The 1903 Louisiana Purchase Exposition Gold Dollars were issued commemorate the exposition held the following year in St. Louis, Missouri for the 100th anniversary of the Louisiana Purchase. The vast tract of land acquired from France would be explored by Lewis and Clark in the following years, who would also be commemorated on a gold coin issue.
The Louisiana Purchase Exposition McKinley Gold Dollar was one of two varieties issued for the coin, with the other featuring Thomas Jefferson on the obverse. Jefferson was honored as the President who made the Louisiana Purchase back in 1803, while McKinley was commemorated following his assassination in 1901.
The obverse of the coin featured a portrait of McKinley designed by Charles E. Barber with the inscription “United States of America” surrounding. The reverse of the coin carried an olive branch with inscriptions “Louisiana Purchase Exposition”, “St. Louis”, “One Dollar”, and “1803-1903″.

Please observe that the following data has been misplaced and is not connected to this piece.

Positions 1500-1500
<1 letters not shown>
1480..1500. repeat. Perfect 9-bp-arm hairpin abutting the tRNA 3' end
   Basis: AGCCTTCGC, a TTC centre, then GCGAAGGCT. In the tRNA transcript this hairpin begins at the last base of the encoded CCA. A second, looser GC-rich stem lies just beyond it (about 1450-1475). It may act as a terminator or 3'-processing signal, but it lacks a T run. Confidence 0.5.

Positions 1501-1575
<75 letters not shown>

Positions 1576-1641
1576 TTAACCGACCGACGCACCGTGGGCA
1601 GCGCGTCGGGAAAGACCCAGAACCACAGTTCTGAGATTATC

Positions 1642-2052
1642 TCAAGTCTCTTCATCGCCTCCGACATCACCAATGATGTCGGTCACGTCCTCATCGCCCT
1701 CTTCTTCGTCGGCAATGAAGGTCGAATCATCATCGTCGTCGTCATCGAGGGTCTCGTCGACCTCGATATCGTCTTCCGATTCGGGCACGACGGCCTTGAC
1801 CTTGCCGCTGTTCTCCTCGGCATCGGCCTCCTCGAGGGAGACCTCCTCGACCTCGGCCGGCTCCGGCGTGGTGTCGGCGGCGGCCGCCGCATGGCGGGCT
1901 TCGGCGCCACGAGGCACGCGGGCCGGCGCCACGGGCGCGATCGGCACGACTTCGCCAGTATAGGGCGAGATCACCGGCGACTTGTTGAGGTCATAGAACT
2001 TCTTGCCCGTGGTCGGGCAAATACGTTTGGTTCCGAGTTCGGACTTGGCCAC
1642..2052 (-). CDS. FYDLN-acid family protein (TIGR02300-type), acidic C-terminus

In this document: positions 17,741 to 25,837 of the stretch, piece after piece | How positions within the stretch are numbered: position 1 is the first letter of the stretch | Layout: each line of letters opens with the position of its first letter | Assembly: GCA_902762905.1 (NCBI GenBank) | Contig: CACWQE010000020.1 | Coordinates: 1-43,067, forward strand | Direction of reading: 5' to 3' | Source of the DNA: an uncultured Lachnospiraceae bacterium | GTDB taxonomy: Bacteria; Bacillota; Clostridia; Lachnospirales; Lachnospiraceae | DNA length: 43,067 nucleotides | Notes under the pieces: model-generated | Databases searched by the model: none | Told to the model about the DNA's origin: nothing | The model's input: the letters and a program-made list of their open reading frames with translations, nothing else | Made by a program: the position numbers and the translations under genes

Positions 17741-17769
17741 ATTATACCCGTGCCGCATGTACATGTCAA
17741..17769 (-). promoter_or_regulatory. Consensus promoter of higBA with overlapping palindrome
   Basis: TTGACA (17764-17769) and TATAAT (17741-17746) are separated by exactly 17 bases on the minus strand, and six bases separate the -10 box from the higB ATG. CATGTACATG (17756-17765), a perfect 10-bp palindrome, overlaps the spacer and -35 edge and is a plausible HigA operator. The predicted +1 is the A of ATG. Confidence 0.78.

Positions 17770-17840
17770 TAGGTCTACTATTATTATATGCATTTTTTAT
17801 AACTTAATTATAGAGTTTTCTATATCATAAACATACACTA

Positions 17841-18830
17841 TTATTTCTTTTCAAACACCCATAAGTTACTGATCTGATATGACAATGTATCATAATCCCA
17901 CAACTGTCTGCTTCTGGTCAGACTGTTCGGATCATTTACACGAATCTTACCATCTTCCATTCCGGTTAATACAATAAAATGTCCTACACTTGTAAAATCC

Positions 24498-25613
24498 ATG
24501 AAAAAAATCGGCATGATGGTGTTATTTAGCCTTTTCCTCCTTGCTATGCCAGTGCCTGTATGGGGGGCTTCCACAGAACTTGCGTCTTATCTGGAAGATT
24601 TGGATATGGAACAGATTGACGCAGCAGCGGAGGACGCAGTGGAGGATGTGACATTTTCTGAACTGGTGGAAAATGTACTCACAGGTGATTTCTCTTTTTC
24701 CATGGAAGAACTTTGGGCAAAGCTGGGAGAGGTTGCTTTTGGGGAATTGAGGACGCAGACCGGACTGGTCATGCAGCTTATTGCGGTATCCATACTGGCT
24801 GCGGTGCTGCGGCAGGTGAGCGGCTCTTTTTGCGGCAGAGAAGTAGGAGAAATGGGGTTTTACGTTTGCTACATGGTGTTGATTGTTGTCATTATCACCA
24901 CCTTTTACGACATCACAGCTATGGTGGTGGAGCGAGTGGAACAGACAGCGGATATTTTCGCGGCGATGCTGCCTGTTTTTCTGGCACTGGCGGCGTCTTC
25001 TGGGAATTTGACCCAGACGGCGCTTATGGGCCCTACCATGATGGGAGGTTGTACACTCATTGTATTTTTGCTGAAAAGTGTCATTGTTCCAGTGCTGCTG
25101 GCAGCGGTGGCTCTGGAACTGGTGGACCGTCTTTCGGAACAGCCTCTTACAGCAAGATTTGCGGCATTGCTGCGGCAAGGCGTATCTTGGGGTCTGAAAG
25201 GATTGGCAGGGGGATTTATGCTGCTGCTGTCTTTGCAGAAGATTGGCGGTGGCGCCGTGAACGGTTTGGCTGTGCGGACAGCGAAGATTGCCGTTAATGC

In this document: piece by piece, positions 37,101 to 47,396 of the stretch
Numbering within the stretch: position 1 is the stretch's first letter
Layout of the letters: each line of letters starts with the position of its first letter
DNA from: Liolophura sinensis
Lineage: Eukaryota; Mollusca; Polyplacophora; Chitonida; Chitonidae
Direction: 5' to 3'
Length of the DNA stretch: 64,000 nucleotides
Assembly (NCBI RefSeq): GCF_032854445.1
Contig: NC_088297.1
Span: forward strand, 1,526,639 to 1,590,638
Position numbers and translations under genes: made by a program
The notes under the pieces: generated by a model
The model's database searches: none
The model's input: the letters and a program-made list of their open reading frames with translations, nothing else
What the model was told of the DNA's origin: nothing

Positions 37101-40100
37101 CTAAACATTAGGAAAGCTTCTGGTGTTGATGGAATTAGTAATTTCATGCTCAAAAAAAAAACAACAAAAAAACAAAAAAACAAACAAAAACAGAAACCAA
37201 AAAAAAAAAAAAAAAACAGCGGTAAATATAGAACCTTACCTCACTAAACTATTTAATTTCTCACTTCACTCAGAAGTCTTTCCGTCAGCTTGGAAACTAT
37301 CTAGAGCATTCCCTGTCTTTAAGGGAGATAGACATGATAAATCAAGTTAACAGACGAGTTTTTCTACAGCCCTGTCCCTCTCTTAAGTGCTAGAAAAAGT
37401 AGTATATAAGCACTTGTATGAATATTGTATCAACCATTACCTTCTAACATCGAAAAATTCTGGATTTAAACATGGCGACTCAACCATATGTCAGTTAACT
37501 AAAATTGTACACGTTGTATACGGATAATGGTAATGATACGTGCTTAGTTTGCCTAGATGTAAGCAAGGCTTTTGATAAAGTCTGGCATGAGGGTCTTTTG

Expectations for the coins were high since the issue represented the first gold dollar minted in the U.S. in more than a decade and the first commemorative coin struck in gold. A mintage of 250,000 coins was authorized across the two different designs, with production split evenly. The coins were marketed and distributed by Farran Zerbe, priced at $3 each. As this represented a substantial premium above face value, few buyers for the issue surfaced.
At the conclusion of sales, 215,000 coins were returned to the Mint for melting, leaving a net distribution of 35,000 coins, estimated to be evenly split between the Jefferson and McKinley designs. While unappreciated in their day, the low surviving mintage makes the Louisiana Purchase Exposition Gold Dollars appealing for today’s collectors.
William McKinley Gold Dollar Coin Specifications
Designer: Charles E. Barber
Composition: 90% gold, 10% copper
Weight: 1.672 grams
Diameter: 15 mm
Authorization: Public Law No. 57-182
Maximum Authorized Mintage: 250,000 (across Jefferson and McKinley designs)
William McKinley Gold Dollar Mintage